From your entire military service, describe any memories you still reflect back on to this day.
My first recollection is Basic Training. I was 18 years old and unsure of what lay ahead, but I was excited to begin my service in the Air Force. I boarded a bus in Athens to go to the Airport in Atlanta, Georgia, and very soon after arriving at Lackland Air Force Base in Texas in the middle of the night, one of the first things they had me do was to shave off my long sideburns, called “mutton chops.” A few hours later, they shaved off the rest of my hair, and then we were assigned our flight class. After that, it’s pretty much a blur, except the only thing I do remember is that for the next couple of days until we received our uniforms, we were called “rainbows” because we still wore our civilian clothes, which were all colors. I do remember my drill sergeant was named “Sherman,” as in the tank. He was tough but fair-minded. I had joined the Air Force under the buddy system with a guy I graduated High School with named Mark Johnson. We were standing in line to get our shots, one in each arm, and he was behind me when I felt him leaning on my back. He had fainted, waiting to get the shots! Although Basic Training wasn’t physically as demanding as some of the other military branches, it still helped me become better disciplined and in better shape.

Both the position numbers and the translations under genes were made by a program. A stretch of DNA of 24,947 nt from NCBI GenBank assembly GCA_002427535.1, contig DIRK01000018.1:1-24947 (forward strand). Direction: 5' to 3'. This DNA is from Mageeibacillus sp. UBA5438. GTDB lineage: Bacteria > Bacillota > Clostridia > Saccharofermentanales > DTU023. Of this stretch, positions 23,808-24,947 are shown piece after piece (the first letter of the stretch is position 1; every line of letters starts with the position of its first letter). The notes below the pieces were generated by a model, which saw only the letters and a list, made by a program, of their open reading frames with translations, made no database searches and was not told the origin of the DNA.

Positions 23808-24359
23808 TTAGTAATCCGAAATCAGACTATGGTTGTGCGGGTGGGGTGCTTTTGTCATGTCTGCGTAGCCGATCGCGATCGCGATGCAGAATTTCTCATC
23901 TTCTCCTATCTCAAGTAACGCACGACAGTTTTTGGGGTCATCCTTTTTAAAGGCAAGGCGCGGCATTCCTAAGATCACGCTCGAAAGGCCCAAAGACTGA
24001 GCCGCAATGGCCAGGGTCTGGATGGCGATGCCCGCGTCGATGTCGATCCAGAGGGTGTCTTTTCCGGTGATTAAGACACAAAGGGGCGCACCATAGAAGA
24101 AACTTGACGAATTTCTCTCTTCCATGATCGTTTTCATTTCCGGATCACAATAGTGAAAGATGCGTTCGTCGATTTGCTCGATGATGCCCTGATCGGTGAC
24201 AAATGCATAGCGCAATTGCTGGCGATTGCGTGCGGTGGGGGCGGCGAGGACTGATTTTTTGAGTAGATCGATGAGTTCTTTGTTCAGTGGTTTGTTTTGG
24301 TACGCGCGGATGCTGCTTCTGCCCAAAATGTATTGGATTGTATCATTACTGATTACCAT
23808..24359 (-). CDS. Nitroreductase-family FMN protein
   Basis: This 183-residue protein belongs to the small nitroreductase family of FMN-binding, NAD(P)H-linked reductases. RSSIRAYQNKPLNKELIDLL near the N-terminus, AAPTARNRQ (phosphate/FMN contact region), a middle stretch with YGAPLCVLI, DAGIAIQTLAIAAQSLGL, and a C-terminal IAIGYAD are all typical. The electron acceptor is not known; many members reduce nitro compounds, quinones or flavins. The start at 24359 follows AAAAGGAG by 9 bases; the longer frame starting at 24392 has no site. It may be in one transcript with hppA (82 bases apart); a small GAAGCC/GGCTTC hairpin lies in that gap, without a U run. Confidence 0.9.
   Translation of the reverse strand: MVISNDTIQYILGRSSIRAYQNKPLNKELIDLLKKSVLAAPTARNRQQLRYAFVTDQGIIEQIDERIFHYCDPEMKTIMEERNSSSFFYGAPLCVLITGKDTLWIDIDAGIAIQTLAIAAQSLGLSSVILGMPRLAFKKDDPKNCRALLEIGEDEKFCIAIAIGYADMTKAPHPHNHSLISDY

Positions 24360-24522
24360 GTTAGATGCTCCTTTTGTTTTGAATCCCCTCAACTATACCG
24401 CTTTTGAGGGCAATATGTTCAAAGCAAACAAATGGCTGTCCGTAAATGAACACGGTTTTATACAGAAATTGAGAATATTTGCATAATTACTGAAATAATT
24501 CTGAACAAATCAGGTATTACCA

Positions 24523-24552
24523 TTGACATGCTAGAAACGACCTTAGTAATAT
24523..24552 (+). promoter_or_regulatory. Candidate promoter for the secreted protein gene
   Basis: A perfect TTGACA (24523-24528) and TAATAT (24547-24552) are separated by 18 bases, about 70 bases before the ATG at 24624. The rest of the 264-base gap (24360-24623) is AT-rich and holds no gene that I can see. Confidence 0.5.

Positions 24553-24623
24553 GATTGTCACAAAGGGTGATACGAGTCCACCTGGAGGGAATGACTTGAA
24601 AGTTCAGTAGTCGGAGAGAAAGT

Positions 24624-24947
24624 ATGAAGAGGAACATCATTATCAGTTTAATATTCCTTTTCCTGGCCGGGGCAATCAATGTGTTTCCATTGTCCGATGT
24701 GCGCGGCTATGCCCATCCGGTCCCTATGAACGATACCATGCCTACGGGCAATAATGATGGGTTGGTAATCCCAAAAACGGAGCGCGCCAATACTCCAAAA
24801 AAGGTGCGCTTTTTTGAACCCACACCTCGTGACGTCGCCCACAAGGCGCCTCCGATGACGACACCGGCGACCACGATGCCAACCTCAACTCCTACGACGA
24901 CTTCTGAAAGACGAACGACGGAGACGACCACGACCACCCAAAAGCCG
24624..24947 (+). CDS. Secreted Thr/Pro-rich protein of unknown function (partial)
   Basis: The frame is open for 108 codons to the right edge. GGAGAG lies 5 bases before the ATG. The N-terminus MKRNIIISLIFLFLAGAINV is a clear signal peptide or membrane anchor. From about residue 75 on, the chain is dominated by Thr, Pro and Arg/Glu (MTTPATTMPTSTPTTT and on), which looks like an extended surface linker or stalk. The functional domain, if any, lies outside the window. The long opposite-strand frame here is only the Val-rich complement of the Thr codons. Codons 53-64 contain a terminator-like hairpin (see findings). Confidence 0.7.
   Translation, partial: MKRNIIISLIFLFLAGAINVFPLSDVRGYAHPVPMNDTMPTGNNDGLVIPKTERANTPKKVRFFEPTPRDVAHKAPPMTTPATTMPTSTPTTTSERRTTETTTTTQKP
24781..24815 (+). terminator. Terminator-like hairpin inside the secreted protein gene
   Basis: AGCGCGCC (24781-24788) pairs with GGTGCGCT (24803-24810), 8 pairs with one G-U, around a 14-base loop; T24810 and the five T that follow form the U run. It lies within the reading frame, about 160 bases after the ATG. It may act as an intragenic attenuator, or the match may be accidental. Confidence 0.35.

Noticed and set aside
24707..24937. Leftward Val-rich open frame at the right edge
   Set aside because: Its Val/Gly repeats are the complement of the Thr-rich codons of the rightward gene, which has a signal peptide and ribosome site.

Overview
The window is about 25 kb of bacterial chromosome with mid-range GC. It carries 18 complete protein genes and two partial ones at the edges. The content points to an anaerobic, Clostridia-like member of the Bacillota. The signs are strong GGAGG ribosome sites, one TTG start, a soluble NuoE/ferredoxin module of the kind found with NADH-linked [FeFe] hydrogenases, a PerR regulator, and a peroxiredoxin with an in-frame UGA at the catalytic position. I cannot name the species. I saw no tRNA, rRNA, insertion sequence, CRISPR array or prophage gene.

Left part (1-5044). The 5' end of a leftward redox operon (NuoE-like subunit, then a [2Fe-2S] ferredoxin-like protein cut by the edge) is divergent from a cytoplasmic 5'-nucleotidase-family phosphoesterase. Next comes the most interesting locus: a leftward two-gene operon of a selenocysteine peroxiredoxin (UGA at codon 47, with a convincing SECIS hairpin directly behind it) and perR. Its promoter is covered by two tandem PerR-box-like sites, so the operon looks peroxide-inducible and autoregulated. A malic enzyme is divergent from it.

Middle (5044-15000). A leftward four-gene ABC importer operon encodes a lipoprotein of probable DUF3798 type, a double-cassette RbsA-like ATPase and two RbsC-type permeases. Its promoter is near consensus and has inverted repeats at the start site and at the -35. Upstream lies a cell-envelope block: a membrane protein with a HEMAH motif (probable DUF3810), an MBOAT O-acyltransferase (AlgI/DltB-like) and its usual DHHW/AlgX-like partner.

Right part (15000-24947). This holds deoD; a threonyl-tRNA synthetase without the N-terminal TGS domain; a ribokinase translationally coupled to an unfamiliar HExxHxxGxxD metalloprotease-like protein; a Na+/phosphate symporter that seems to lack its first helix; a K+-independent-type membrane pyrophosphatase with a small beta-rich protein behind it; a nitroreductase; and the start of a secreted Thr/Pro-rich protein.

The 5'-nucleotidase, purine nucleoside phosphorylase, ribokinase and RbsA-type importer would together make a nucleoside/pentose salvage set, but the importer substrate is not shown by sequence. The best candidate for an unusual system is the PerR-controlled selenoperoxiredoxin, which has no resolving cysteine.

I don’t remember much about Fire Protection Specialist Training at Chanute Air Force Base except that it required a great deal of classroom instruction and hands-on training in operating fire trucks, spraying foam on mock airplane crashes, and going into the smokehouse with breathing apparatus. It was good training, and I was proud to be an Honor Graduate from the school. When we completed the training, we received our orders for base assignment. I was initially assigned to Eglin Air Force Base in Florida. Another guy in my class was assigned to Myrtle Beach Air Force Base in South Carolina. My father was going through cancer treatments in Georgia, so during the course of a discussion about our family situations, they allowed us to swap bases since we had the same jobs. I went to Myrtle Beach Air Force Base, where just a few months later, I met my wife through a friend on the base, and we had just celebrated 50 years of marriage. I am convinced beyond a shadow of a doubt that there was divine intervention by the Lord to bring me there for that very reason!